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Interview

Paediatric COVID vaccination FAQs


Andrew Baird


25/04/2023 1:13:34 PM

A team of GPs and academics answer commonly asked patient questions regarding the risks and benefits of immunising children against COVID-19.

Child after getting COVID vaccine
Less than 40% of children in Australia aged 5–11 have received two doses of a COVID-19 vaccine.

In Australia, around 70% of people aged 16 and over have had at least three doses of a COVID-19 vaccine, while 96.2% of this cohort has had at least two.
 
However, uptake among children remains markedly lower. According to the Department of Health and Aged Care, only around 73% of children aged 12–15 have received two doses, and in children aged 5–11, that rates drops further still to 38%.
 
Factors contributing to COVID‐19 vaccine delay in children include caregiver concerns regarding the safety and effectiveness of vaccines, as well as misunderstanding of the risks of infection and the benefits of vaccination for children.
 
But what does the latest research into COVID-19, vaccination, and children indicate? The team of GPs and academics behind the COVID Risk Calculator (CoRiCal) has the answers.
 
Are all children at risk from getting COVID?
Yes.
 
While a sizable proportion of children (82% in the Australian PAEDS SARS-COV-2 Serosurvey conducted in 2022) have had COVID, immunity against re-infection is short-lived in children who have had COVID-19 or who have been vaccinated.
 
The Omicron variants of COVID-19 are more transmissible than the original strain and earlier variants. They are causing more cases in children, but they are not causing more severe disease. Children are most likely to catch COVID-19 from household or close family contact with infected adults.
 
Can COVID be a serious health issue in children?
Children tend to get mild disease and most do not need to go to hospital, especially since the emergence of Omicron. Nonetheless, the incidence of hospitalisation was reduced by two-thirds in children who have had a COVID vaccine during the Omicron period.
 
Rarely, around one in 3000 children infected with COVID-19 develop a post-COVID multi-inflammatory syndrome (MIS-C) that affects many organs in their body. The incidence of MIS-C in the Australian setting, when Omicron has been circulating, is eight cases per 100,000 children.
 
Two doses of the Pfizer COVID vaccine prevented 84% of MIS-C cases in patients ages 5–18 years. Another study showed that the incidence of MIS-C following a COVID vaccine in older children (aged 12–20 years) was one in every million who had evidence of SARS-CoV-2 infection, and three per 10 million in those without.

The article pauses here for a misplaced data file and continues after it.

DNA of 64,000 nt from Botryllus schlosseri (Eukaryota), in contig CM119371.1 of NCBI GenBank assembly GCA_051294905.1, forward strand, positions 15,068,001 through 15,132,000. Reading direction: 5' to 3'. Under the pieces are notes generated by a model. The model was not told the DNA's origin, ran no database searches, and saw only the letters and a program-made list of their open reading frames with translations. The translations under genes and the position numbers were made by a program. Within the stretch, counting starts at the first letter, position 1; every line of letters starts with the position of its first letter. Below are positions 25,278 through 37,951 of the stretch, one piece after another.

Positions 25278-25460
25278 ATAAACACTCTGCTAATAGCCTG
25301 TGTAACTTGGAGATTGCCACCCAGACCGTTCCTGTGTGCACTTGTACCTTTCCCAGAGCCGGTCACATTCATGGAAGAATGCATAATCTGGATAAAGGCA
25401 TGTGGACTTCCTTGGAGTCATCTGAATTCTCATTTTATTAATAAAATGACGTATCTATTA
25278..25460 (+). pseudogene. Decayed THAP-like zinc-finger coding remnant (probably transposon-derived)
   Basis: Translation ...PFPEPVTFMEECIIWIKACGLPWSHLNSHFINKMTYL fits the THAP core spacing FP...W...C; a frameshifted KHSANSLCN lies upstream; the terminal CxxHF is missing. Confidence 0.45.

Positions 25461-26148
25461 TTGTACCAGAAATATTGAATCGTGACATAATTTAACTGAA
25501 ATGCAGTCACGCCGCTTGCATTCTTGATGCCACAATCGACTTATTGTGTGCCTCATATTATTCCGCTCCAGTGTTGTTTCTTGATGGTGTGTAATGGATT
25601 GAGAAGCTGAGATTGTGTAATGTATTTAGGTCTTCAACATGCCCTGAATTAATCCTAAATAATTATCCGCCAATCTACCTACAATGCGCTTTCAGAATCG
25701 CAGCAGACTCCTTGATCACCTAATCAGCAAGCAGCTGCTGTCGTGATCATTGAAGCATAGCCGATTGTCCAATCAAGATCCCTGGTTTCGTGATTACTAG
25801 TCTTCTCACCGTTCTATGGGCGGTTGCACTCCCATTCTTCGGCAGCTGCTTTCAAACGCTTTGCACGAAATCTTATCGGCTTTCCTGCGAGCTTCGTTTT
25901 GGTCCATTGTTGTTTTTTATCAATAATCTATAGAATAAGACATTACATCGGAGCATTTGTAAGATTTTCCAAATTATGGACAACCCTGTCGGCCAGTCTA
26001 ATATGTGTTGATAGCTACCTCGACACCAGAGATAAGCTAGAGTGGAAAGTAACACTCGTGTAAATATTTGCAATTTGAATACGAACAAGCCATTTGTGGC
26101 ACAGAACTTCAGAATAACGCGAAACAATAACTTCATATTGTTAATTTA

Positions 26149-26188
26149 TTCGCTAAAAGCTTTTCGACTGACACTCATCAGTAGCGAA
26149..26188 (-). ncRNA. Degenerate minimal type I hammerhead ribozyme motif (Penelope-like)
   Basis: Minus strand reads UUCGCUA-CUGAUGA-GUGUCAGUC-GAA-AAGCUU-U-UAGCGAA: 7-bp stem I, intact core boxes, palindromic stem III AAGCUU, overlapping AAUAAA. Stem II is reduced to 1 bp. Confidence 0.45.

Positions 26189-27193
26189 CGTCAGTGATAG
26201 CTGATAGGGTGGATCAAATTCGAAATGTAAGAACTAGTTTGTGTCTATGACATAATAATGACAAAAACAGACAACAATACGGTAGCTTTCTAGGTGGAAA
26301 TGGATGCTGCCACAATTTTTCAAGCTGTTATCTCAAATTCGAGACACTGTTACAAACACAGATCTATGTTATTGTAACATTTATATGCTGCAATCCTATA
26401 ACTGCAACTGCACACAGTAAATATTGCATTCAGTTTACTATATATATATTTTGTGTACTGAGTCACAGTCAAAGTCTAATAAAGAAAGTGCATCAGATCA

Long COVID in children is possible but there is considerable debate about its nature and extent in children.
 
Can children spread COVID to other children and vulnerable adults?
Yes, but other people can also spread COVID to these groups. The more challenging ethical issue is whether (and by how much) vaccination reduces the risk of transmission of COVID from children to other vulnerable people, and therefore whether children should be vaccinated to reduce spread – especially when the risks from COVID are much less in children.
 
Should all children get vaccinated against COVID?
Yes, vaccination is recommended for everyone in Australia aged five years and over. Vaccination is also recommended for children aged six months to under five years who are severely immunocompromised or have disability, as well as those who have complex and/or multiple health conditions that increase their risk of severe COVID-19.
 
Despite this clear advice from the Department of Health and Aged Care (DoH), the World Health Organization (WHO) has recently ‘downgraded’ children as a priority group to get a COVID vaccine.
 
WHO do state that primary and booster doses are safe and effective in children and adolescents. However, considering the low burden of disease, the Strategic Group of Experts on Immunization (SAGE) urges countries considering vaccination for this age group to base their decisions on contextual factors such as the disease burden, cost effectiveness, and other health or programmatic priorities and opportunity cost.
 
They also indicate that COVID vaccines in children should not be at the expense of administering traditional essential vaccines for children such as the rotavirus, measles, and pneumococcal conjugate vaccines.
 
Every year in the US, prior to the availability of a vaccine, three children died of the hepatitis A virus, eight children died of meningococcus, 16 children died of varicella, 17 people of all ages died of rubella, and 20 children died of rotavirus. Between October 2020 and October 2021, 66 children in the US aged 5–11 died of SARS-CoV-2 infection.
 
What are the main risks of the COVID vaccine in children?
Local side effects are fairly common. Children are likely to experience mild side effects, such as fever, fatigue/sleepiness and pain at the injection site after vaccination, but these usually resolve within 48 hours
 
More serious, but uncommon adverse effects include myocarditis. This mostly occurs after the second dose of an mRNA vaccine in males under 40, but it can occur at any age and in both sexes.
 
Myocarditis is inflammation of the heart and there are many possible causes, including COVID-19. When Omicron has been circulating, the incidence of myocarditis in children who have had COVID is approximately 1 in 250 – a much higher incidence than after an mRNA COVID vaccine.
 
Data from 40 healthcare systems participating in a large network found that the risk of cardiac complications is significantly higher after SARS-CoV-2 infection than after mRNA COVID-19 vaccination for both male patients and female patients in all age groups.
 
Does vaccination against COVID in children provide a longer duration of immunity compared with the child getting COVID?
There is good evidence, in adults, that hybrid immunity (ie immunity from both vaccination and past infection) provides a higher level of protection against COVID.
 
Recent studies suggest that hybrid immunity provides some protection against infection for at least seven or eight months. This means that individuals who have had wild COVID will get a better level of protection by having a COVID vaccine.
 
We await evidence about whether a similar benefit to hybrid immunity is seen in children. There is also no data available about long-term protection after both natural infection and vaccination in children.